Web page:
The FCA and ASA both have their sights on so called “Finifluencers” claiming to be a financial expert. But their numbers continue to grow.
Their rise stems from the seemingly never-ending growth of social media platforms and the time spent online. “Influencers” are now all over the internet, claiming to be a financial expert. They are better known than actors and footballers to some people, especially younger people. They gain popularity for their online posts and grown a fan base. Exactly why is difficult to pinpoint, because their popularity can fall as quickly as it rises. But once popular they have the ability to monetise their position through product promotion. This is now widely accepted, and some are making millions. “Fin influencers” are influencers who promote financial products and services. Often these involve cryptocurrencies. Targeting young people.
Some estimates suggest that over 60% of people say they are guided by online influencers. These are probably not people that you and I are likely to know! Is this a good or a bad thing?
Well, in the regulated financial services environment, the FCA think it’s a bad thing and are trying to actively stamp it out. But some commentators have suggested that it might be better to encourage more regulated and qualified advisers to become the Fin influencers of the future. That way the right messages could be controlled. It seems that there has been some success from professionals acting as influencers elsewhere. Such as doctors or solicitors.
It’s not just online that advisers are missing out. In a recent survey by LiveMore of over 50’s they listed the people they trusted with their finances as follows:
- Martin Lewis! 35%
- Friends and Family 30%
- Online 29%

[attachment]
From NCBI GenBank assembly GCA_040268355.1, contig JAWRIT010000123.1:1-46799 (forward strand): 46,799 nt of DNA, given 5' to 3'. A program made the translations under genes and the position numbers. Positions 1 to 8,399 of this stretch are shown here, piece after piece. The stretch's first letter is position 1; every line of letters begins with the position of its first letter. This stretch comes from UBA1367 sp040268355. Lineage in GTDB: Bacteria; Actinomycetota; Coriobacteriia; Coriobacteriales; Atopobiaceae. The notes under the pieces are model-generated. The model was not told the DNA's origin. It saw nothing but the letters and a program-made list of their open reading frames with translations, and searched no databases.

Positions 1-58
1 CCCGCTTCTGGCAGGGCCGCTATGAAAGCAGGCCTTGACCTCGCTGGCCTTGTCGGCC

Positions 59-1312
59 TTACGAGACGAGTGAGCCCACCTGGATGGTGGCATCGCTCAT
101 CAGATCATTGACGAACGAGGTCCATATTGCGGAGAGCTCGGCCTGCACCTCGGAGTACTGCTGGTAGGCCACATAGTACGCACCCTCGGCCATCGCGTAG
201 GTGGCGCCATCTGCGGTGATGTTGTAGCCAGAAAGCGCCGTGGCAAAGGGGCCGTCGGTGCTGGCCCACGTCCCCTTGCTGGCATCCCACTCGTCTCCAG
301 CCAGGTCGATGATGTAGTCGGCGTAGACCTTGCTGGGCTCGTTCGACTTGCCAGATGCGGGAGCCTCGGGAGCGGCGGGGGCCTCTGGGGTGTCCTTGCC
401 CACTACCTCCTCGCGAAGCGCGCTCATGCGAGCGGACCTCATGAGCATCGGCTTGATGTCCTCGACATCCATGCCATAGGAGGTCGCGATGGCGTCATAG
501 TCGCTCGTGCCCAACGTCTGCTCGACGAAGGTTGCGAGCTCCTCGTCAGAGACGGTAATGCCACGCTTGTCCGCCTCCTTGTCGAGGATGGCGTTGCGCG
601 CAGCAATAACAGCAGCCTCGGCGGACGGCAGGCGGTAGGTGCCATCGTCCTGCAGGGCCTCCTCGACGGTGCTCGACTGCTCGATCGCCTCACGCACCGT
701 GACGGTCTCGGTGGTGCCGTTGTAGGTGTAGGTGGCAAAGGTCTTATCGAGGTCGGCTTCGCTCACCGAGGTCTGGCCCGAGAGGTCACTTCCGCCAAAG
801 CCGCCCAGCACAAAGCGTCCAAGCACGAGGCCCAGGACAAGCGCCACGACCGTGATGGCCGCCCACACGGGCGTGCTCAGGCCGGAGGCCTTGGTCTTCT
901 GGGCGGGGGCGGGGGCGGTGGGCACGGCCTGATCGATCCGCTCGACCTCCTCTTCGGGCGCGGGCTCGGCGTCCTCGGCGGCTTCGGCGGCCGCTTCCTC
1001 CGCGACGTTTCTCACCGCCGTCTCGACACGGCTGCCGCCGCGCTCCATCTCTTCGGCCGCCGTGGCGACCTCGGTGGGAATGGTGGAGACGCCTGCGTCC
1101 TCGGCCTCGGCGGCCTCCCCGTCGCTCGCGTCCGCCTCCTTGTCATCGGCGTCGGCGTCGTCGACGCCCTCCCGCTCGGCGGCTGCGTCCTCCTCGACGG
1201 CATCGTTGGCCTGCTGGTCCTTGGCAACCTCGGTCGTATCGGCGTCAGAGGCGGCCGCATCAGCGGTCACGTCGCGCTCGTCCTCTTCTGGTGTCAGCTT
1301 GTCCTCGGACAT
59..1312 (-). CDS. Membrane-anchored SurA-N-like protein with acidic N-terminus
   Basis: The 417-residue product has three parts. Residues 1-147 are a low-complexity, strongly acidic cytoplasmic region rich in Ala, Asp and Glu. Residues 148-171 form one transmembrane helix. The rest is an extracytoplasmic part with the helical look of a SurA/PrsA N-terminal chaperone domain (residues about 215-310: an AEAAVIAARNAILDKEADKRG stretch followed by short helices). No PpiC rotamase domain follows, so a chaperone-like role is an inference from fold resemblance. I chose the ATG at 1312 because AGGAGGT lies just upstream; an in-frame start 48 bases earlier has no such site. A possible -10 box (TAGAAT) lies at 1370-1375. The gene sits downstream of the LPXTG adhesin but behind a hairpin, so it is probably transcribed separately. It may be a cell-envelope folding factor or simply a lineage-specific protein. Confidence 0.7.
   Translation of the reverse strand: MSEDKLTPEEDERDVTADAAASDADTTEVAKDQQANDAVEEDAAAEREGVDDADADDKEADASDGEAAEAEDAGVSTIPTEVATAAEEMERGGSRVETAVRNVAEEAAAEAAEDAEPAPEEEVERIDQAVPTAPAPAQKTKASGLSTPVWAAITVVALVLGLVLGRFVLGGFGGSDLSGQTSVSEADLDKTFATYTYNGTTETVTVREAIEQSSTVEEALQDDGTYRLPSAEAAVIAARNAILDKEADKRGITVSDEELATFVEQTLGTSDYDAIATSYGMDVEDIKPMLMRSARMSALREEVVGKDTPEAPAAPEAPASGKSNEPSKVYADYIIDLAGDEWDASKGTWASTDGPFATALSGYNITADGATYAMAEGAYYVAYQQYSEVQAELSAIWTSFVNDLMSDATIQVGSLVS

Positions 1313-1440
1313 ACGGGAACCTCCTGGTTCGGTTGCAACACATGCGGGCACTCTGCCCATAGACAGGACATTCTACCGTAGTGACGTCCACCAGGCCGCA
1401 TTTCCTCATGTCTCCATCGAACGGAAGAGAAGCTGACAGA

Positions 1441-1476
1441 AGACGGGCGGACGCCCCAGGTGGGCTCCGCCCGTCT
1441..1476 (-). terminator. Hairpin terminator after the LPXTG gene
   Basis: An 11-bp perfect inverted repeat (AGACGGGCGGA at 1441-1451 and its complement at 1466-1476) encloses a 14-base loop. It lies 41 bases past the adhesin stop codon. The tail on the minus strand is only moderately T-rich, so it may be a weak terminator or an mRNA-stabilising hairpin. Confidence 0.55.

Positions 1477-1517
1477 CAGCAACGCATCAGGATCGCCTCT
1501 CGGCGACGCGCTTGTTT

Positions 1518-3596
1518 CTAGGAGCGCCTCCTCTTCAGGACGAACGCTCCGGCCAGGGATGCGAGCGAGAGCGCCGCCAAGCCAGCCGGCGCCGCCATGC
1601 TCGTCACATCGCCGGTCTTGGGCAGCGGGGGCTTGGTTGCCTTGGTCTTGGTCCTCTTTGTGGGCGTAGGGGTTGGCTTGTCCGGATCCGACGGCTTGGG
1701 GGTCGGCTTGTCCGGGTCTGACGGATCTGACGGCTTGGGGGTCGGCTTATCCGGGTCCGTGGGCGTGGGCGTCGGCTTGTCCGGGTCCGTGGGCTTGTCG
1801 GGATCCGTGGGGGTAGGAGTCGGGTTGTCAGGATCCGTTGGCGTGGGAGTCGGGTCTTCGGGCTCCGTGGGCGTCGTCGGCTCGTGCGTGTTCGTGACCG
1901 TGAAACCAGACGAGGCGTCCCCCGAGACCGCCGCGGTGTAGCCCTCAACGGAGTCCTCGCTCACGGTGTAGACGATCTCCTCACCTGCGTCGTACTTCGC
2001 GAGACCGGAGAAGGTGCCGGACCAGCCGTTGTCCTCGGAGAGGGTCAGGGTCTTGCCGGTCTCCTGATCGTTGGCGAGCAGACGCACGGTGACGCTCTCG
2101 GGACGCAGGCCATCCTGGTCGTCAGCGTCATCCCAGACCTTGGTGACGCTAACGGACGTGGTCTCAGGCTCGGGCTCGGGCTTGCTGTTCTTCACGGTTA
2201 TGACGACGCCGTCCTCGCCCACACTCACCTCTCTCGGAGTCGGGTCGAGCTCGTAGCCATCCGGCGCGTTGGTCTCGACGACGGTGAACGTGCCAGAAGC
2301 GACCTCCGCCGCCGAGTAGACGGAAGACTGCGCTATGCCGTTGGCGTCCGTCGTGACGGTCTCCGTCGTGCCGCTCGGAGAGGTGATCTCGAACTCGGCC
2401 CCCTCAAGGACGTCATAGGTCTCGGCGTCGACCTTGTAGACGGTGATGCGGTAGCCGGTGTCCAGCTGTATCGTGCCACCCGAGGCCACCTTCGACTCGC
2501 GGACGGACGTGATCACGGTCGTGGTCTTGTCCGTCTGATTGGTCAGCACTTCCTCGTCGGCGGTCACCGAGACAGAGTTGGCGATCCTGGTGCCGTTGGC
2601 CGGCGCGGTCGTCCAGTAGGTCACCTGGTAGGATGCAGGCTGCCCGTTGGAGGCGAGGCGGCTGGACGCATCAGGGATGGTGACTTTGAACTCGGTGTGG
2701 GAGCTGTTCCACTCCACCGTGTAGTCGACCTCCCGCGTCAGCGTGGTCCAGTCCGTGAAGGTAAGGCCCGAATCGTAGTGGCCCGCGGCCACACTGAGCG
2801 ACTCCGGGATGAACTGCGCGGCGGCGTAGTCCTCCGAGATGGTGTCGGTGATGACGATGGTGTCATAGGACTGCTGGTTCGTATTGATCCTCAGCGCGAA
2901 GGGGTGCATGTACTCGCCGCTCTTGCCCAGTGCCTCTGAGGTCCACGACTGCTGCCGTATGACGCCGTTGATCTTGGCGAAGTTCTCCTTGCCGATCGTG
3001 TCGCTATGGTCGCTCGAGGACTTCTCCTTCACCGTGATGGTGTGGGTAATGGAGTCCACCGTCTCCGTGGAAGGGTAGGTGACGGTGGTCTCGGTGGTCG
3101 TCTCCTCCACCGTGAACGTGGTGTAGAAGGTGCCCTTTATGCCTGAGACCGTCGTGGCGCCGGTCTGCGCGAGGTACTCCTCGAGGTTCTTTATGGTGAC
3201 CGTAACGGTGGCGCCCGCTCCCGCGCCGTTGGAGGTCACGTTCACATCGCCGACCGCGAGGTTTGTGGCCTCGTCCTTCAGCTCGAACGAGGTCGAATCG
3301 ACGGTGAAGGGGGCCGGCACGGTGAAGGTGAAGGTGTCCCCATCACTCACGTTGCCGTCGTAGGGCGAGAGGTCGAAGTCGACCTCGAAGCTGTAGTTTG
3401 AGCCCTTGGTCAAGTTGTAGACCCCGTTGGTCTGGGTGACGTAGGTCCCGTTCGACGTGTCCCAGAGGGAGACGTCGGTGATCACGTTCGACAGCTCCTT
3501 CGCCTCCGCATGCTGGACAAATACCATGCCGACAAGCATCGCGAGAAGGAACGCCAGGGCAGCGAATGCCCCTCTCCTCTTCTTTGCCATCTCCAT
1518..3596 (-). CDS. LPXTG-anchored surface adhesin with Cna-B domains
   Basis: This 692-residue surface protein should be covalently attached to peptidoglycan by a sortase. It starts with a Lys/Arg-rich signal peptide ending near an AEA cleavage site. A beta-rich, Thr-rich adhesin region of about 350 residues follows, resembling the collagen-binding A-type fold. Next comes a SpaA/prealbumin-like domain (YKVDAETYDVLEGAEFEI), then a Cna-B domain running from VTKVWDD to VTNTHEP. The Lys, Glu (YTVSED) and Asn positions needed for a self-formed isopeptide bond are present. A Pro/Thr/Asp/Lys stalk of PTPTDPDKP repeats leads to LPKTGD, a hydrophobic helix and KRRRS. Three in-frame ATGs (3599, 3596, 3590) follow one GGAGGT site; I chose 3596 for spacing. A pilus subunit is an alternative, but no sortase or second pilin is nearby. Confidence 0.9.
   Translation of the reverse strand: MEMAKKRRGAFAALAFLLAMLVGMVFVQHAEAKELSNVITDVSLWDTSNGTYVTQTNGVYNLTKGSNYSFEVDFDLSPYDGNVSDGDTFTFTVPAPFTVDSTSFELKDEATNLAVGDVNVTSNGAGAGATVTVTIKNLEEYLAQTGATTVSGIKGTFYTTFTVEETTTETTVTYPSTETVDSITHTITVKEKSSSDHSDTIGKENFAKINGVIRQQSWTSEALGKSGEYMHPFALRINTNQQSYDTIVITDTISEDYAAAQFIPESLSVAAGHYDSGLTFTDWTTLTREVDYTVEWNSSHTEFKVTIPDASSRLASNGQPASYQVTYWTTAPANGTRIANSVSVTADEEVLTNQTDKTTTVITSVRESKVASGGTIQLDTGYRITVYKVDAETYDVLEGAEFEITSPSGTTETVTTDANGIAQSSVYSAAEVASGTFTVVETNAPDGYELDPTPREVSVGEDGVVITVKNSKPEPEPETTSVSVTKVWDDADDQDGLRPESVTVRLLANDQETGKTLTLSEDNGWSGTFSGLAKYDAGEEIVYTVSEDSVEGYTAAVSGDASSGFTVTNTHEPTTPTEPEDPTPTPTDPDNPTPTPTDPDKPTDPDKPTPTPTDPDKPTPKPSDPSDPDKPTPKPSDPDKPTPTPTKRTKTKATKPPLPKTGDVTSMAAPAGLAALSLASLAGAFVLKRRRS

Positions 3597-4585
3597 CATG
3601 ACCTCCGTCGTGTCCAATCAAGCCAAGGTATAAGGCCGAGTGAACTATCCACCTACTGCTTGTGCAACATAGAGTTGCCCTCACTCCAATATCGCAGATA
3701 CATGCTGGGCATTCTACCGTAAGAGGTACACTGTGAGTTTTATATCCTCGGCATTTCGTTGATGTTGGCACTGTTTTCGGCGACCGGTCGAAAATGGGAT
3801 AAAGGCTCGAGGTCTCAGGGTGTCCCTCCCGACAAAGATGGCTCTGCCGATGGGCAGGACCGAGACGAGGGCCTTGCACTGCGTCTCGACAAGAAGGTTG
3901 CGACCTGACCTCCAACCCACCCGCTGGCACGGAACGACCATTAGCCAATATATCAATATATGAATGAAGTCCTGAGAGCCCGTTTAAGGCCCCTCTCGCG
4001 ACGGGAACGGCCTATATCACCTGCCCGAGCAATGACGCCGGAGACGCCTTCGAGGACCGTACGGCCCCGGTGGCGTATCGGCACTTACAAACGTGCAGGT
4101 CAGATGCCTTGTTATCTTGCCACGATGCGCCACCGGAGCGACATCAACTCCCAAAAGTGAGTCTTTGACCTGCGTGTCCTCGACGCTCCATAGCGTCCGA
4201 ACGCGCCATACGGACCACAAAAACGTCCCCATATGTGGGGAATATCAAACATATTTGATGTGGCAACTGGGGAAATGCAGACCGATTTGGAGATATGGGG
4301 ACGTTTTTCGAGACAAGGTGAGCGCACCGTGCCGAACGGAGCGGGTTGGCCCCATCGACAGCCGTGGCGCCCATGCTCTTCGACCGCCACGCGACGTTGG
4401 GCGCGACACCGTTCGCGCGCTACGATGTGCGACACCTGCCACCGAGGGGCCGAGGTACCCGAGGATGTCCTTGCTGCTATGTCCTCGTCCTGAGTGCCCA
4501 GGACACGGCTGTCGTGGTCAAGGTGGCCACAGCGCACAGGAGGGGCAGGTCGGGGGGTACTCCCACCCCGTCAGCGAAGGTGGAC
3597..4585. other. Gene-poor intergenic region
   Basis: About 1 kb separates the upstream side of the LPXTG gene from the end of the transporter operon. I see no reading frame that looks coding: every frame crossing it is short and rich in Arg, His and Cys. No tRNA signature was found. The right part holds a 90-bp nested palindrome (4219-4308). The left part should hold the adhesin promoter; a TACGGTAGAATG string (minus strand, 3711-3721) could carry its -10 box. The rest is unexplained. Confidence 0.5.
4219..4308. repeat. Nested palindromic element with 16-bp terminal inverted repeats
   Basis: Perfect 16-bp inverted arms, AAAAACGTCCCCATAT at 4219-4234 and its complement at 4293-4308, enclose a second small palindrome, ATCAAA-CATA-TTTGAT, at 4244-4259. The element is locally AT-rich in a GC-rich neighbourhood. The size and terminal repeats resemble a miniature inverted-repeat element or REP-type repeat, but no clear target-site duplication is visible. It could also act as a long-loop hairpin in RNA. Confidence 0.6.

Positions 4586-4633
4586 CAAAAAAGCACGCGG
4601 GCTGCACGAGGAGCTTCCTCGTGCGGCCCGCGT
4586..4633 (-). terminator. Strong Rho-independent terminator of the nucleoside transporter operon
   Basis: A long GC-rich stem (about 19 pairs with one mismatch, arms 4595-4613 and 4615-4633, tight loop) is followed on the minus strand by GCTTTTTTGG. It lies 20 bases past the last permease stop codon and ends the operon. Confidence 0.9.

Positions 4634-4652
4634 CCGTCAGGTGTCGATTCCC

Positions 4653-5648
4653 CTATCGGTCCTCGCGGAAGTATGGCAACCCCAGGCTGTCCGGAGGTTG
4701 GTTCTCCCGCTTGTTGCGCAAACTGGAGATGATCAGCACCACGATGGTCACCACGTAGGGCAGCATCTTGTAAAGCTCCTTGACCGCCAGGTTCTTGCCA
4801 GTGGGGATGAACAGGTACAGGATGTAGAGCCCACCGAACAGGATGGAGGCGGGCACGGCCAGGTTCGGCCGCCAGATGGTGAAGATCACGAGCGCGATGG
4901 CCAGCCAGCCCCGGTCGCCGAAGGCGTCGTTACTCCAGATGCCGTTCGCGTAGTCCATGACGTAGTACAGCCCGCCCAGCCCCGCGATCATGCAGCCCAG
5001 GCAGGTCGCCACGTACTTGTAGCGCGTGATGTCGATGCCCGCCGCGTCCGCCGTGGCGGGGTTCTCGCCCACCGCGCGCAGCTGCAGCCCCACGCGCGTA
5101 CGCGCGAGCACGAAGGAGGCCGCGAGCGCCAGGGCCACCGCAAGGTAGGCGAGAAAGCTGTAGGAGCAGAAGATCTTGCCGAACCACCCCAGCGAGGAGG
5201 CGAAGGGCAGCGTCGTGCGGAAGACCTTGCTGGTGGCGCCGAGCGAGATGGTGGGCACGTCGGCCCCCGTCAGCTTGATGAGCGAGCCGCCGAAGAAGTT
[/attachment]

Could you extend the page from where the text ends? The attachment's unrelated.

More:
- Advisers 22%
- Banks 15%
Given that Mr Lewis has no financial qualifications at all and is not a financial expert, we need to make progress with this. It’s estimated that the #investing has had 10 billion worldwide views. That’s a lot of people potentially looking for information and getting the wrong kind.
For example, the FCA has just recover £100,000 from an unauthorised online “adviser”. Mohammed Moricar was using WhatsApp to send messages promoting his unauthorised “24 Hour Trading Academy”. Although he was ordered to pay over £500,000 in compensation.
The latest news centres around hacking of Chat Boxes like ChatCPT. This is the world’s biggest Chat Box with over 100 million users. But it is being heavily targeted by Dark Web hackers according to IFA Magazine. Chat Boxes use Artificial Intelligence (AI) to create “human” interactions with customers online. Users are being warned to be careful, however. Try to avoid providing them with personal information which can be stolen. Upgrade your online security software. Expect more phishing attacks as AI learns to improve spellings and grammar to become more plausible. Remember to always check the address of the website.
Despite that FT Adviser recently ran an article suggesting that ChatCPT AI was already capable of interacting with clients and producing suitability reports and recommendations for financial services!